By The Mercury

Marilena Hedrick Ferguson, 83, a resident of Manhattan since 1960, died Friday, June 6, 2014, at her home.

The family provided some of the following information.

They said she died peacefully, surrounded by her family.

Marilena was born on March 20, 1931, in Chickasha, Okla., to the Rev. Robert Gideon Hedrick and Lallah Childress Hedrick. As the daughter of a Methodist minister, she moved frequently during her youth living in Verdon, Earlsboro, Granite, Comanche and Lawton, Okla.,  as well as Abilene, Texas and El Paso, Texas before the family settled in Muskogee, Okla. She graduated from Muskogee High School in 1949 where, during her senior year, she was Band Queen. 

Marilena attended the University of Oklahoma and was a member of Delta Gamma Sorority and graduated in 1953 with a Bachelor of Science in education.  Her affiliations with OU and Delta Gamma remained special to her throughout her life and she was quick to tell the story of when, as a greeter at her sorority door, she met a tall and handsome young man. She promptly left her post to sleuth out his identity. He would become her future husband, Clyde Randolph Ferguson. 

After graduating, she taught elementary school in Oklahoma City.  She and Clyde were married June 11, 1954, in Muskogee, Okla., at St. Paul United Methodist Church. They were joined in marriage by her father. 

In 1956, the couple moved, sight unseen, to Durham, N.C., where Clyde entered the M.A./Ph.D history program at Duke University. Marilena worked in the chemistry department at Duke before finding another elementary teaching position where she worked for the next four years.  She fondly remembered their time there as a great adventure where she and Clyde began their lifelong love of bird watching and made friendships that lasted a lifetime.

In 1960, Marilena and Clyde moved to Manhattan where Clyde accepted a teaching position at Kansas State University. Together, they created a life rich with family, meaningful friendships, hobbies and pursuits.  As Clyde began his career in academia, Lena began raising their three children, Maria, Chamblee and Bob.  Marilena held various jobs, from art lady for a program that introduced great works of art in Manhattan public elementary schools, to teller at the First National Bank of Manhattan. However, Marilena’s favorite job was as a mother and homemaker. In 1970, Marilena was diagnosed with breast cancer, which she battled for eight years and beat.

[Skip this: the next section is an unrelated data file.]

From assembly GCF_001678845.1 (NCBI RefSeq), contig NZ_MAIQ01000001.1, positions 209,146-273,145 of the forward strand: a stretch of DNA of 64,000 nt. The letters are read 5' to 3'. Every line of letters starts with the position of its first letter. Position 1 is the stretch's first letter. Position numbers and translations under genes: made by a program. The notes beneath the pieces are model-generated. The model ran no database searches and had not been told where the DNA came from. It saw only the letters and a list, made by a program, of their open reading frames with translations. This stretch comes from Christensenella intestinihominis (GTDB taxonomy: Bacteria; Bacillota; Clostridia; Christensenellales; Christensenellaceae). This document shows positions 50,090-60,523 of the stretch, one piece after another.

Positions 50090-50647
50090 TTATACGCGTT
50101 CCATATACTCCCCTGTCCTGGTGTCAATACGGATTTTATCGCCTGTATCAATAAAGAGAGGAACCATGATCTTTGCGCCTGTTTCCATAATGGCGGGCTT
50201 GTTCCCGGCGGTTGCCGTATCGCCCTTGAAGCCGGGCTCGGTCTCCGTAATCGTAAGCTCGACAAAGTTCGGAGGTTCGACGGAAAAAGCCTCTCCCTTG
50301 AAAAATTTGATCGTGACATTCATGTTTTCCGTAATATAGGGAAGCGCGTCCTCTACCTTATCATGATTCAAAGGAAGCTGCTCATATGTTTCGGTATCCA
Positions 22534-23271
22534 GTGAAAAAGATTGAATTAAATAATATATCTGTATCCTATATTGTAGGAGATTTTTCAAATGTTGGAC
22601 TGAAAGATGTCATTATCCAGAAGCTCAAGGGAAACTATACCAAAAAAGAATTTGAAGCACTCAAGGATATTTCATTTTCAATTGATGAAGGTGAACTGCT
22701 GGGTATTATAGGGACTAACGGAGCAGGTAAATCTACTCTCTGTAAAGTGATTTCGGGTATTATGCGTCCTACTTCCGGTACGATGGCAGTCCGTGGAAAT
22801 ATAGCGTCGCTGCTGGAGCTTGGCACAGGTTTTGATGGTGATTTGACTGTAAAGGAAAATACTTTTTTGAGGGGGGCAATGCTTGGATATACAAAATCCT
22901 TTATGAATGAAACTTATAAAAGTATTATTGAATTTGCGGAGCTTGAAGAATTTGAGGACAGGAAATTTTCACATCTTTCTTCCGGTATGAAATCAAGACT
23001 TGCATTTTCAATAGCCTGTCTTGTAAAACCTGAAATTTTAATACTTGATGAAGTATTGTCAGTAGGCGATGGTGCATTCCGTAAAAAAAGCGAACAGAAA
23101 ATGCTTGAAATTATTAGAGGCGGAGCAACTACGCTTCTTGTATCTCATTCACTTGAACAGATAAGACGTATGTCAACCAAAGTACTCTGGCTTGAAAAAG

An avid bird watcher, she pursued many other hobbies and interests, including mushroom hunting and traveling throughout the world. A wildcat fan and K-State football and basketball season ticket holder from 1960- 2014, she was also a member of the Gourmet Club, Book Club, Blue Chip Investment Club, and American Association of University Women. None of these brought her as much joy as her family.

An incredible mentor and supporter to her children and grandchildren, she always backed their legitimate activities. From athletic to civic to artistic, she was their greatest fan. 

Marilena leaves behind an adoring family, including her husband, Clyde Randolph Ferguson; brother, Robert G. Hedrick, Jr.; daughter, Maria and wife Sheree Goecke and their daughter Alyssa Kinsey Renck; son, Chamblee and wife Lynn Blackburn and their children Mackenzie Ferguson, Alexander Ferguson and Liam Ferguson; and son, Bob and his wife Holly and their children Hannah Haidar, Charlotte Ferguson and Phoebe Ferguson.

Friends may sign the register book at the funeral home on Tuesday from 2 p.m. to 8 p.m. and on Wednesday until the time of the service.

Funeral services will be 2 p.m. on Wednesday, June 11, 2014, at Irvin-Parkview Funeral Home in Manhattan. Burial will be in Marlow, Okla., on Thursday, June 12, at 3 p.m.

Memorial donations may be made in Marilena Ferguson’s name to the Northern Flint Hills Audubon Society, to the Konza Prairie Education Program, or to Homecare and Hospice in Manhattan.

Terms of Service | Privacy Policy | The Manhattan Mercury, 318 North 5th Street, Manhattan, Kansas, 66502 | Copyright 2017